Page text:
Top 9 Skills Employers Look For in Employees

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Overview

Competition is fierce! A Glassdoor study found that the average corporate job position receives roughly 250 online applications. Of those, only five to six will result in a job interview.

If you are looking for a job in 2021, the best way to land an interview is to display the skills and traits top companies are looking for. In this guide, we’ll go over:

  • The difference between hard skills and soft skills
  • How they differ on your resume and cover letter
  • The top nine skills employers look for on your resume and cover letter
  • Tips to make these skills stand out

Let’s start with a quick overview of hard and soft skills.

Hard Skills vs. Soft Skills

Hard Skills are the things you can do that require training or familiarity with a specific program. They are measurable, trainable skills that an employer can measure, test, or validate somehow. For example:

  • Typing speed
  • Programming and coding (HTML, Java, Python)
  • Bookkeeping
  • Familiarity with Quickbooks
  • Familiarity with Google Drive programs
  • SEO Certification

Strategically, hard skills are conveyed with skill lists and keywords in the core skills section, employment history, and cover letter.

Soft Skills are a mix of social and problem-solving skills. These things do not follow a set training or formula, so they are a lot harder to measure. What might be fantastic to one employer might be undesirable to another. They are also much harder to convey with just a keyword. 

A few examples of marketable soft skills include:

  • Communication skills
  • Time management
  • Problem-solving
  • Teamwork
  • Public speaking

Words like dedicated, motivated, or best frustrate hiring managers because they are easy to say but hard to measure before hiring you. Instead, show your soft skills indirectly via your portfolio, your work experience, and by providing results-based examples.

The Top Skills Employers Are Looking For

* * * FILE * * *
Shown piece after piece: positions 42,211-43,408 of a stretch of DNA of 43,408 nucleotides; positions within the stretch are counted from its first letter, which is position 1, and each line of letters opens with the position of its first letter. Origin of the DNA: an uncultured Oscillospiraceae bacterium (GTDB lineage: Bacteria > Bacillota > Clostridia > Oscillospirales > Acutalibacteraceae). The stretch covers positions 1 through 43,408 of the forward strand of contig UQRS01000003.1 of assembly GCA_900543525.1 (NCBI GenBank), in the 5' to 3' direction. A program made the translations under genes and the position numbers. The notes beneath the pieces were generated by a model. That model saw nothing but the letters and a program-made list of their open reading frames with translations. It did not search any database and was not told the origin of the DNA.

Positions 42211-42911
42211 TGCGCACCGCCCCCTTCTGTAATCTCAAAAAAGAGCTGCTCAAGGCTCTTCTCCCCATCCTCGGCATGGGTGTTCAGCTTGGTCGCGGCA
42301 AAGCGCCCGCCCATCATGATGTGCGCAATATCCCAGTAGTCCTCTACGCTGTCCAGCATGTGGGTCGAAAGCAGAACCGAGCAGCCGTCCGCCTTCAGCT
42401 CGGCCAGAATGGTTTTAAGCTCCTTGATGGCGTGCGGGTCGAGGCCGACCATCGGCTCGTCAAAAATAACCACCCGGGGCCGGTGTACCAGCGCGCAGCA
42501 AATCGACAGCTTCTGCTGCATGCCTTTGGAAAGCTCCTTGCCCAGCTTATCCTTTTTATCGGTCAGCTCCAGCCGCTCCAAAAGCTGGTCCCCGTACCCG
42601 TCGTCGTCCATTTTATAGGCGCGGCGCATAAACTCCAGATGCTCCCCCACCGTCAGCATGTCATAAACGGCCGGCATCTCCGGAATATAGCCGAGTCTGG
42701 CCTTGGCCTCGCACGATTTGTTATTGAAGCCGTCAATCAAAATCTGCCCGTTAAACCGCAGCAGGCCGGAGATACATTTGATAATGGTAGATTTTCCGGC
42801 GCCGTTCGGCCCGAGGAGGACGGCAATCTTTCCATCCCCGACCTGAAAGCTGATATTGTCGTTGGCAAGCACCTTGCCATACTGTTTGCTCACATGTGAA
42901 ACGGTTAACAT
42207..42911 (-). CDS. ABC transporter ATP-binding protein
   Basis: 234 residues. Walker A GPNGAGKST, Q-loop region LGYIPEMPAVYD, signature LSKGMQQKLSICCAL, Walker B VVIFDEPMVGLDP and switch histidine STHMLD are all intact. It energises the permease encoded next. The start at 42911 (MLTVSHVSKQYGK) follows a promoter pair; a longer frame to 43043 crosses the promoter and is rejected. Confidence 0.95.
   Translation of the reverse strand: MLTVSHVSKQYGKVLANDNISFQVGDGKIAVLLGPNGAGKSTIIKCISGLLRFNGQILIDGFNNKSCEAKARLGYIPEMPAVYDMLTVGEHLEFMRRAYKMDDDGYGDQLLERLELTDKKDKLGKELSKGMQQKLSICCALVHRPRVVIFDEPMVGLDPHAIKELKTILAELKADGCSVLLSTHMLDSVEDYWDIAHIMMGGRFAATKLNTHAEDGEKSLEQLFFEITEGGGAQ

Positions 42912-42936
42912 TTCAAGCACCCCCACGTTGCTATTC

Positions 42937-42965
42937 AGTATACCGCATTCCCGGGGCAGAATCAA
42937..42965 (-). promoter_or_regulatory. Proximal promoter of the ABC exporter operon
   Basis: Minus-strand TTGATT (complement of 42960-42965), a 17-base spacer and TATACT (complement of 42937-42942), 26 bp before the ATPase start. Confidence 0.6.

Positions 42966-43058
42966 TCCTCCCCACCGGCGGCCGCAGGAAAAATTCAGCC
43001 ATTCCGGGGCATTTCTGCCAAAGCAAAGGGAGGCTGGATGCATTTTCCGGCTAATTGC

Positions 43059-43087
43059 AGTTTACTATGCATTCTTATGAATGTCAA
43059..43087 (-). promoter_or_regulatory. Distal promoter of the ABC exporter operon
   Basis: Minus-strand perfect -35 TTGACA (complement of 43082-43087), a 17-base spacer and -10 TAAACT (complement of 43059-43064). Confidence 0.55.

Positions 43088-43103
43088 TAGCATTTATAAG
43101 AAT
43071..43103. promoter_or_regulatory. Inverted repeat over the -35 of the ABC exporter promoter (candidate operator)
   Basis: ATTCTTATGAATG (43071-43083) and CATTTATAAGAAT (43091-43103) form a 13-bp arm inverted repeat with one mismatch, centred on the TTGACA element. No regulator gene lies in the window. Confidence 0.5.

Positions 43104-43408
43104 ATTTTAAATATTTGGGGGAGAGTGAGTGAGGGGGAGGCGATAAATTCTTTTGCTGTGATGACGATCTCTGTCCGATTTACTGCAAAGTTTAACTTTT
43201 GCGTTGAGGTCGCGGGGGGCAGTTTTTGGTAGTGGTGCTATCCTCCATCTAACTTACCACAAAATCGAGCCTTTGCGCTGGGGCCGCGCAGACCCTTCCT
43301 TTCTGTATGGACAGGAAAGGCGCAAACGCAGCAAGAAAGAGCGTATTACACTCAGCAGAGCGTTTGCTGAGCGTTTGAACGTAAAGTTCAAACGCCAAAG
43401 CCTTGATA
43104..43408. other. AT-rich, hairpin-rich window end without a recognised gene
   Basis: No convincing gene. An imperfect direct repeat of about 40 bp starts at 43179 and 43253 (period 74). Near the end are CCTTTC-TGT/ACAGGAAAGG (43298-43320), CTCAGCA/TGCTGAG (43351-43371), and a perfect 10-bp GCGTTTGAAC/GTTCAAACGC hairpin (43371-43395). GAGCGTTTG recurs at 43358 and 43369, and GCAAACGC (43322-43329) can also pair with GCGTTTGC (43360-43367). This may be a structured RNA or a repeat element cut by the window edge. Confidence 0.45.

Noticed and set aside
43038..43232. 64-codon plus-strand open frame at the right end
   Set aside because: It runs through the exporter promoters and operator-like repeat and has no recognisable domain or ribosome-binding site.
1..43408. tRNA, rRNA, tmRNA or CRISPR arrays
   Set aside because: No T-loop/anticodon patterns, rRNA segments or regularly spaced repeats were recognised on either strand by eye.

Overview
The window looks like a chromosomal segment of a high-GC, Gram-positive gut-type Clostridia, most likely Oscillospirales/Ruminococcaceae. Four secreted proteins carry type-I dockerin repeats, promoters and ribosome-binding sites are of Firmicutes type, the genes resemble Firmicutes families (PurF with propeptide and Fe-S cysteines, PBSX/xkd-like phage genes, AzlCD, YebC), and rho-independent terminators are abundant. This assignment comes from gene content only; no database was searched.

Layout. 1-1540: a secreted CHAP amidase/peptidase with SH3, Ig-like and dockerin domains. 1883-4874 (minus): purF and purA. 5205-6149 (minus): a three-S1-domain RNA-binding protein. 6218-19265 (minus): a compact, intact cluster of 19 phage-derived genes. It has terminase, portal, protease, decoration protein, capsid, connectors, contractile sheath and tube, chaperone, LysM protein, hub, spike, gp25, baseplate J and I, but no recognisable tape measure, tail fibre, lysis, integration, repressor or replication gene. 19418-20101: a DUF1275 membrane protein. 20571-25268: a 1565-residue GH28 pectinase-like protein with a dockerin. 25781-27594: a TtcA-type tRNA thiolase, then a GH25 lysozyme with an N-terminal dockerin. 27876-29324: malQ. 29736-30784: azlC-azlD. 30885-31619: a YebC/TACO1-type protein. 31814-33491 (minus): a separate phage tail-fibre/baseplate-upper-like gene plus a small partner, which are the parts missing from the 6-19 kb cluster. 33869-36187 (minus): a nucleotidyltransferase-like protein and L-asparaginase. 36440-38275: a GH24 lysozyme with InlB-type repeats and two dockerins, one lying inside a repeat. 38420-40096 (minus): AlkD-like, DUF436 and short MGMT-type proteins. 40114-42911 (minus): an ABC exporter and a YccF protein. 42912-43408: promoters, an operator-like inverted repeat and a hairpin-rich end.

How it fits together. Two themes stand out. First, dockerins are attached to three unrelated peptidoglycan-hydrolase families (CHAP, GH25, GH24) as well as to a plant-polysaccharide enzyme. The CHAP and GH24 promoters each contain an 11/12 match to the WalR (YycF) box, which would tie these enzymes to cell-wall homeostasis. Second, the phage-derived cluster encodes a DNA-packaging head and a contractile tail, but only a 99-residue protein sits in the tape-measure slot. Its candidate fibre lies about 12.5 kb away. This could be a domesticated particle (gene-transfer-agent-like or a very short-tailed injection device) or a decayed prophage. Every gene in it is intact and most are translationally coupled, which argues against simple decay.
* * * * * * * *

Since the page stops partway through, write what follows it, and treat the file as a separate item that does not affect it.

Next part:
Adding one or more of the following skills to your skill set will dramatically increase your chances of landing a job interview.

1. Management

From Amazon warehouse managers to compliance managers for Goldman Sachs, many leading companies are looking for people who can manage teams, time, projects, or company protocols.

Excellent management skills are soft skills. While a degree or position title will help draw attention to your skill set, it will not demonstrate your work quality. Make sure to add concrete examples of how your management skills benefitted places you worked for.

After I was assigned this project, we completed the job two weeks ahead of schedule and saw a 36% increase in customer satisfaction ratings.

Pro tip: If you are not given management opportunities at your current job, you can still gain and list management skills through clubs, associations, and volunteering. Examples of your management skills will go into your cover letter and the appropriate sections of your resume.

2. Mobile Development

Consumers are spending more time and money on their mobile devices than ever before. A GSMA study found that the mobile industry contributed $3.9 trillion to the global GDP, and over two billion subscribers use their mobile phones to order goods and services. This has had such an enormous impact that Google indexes your site based on its mobile-friendliness first before indexing the desktop version.

This means any skill that can help improve a mobile website experience  will be in high demand for 2021. It is not limited to coding, either! Companies like Apple also need writers, designers, and Quality Assurance Engineers (Testers).

Make sure you mention any mobile-based skills in your core skill list, work position responsibilities, and cover letter.

Need mobile skills on your resume? You can do things like:

  • Earn a Google Developer’s Certification to put on your resume
  • Create a portfolio of writing samples for ads, mobile website content, and promotional emails. If you do not have examples to share, make some!
  • If you create an example piece strictly for your portfolio, make sure it is clearly labeled as a “spec piece” at the top.
  • Take up a coding or development certification class
  • Train in QA Testing

3. Cloud and Online Group Project Programs

The past year saw a sharp spike in remote and online collaboration. Proficiency with online platforms like Google Drive, Asana, and Trello can be a vital hard skill in your job search, especially if the company asks for it in the job description.

In most cases, you only need to gain familiarity with the program. The company wants to know you can navigate, use, and troubleshoot projects and tasks on that platform with minimal supervision. However, if they ask for an expert in the program, they plan to come to you for answers.

Add any significant collaboration and Cloud-based programs that you are proficient with to your core skills list. If you managed or supervised any projects with measurable results, make sure to mention this!

I kept our remote team updated and on-task with the Trello program. We almost doubled our productivity thanks to my project strategies.

4. Data Presentation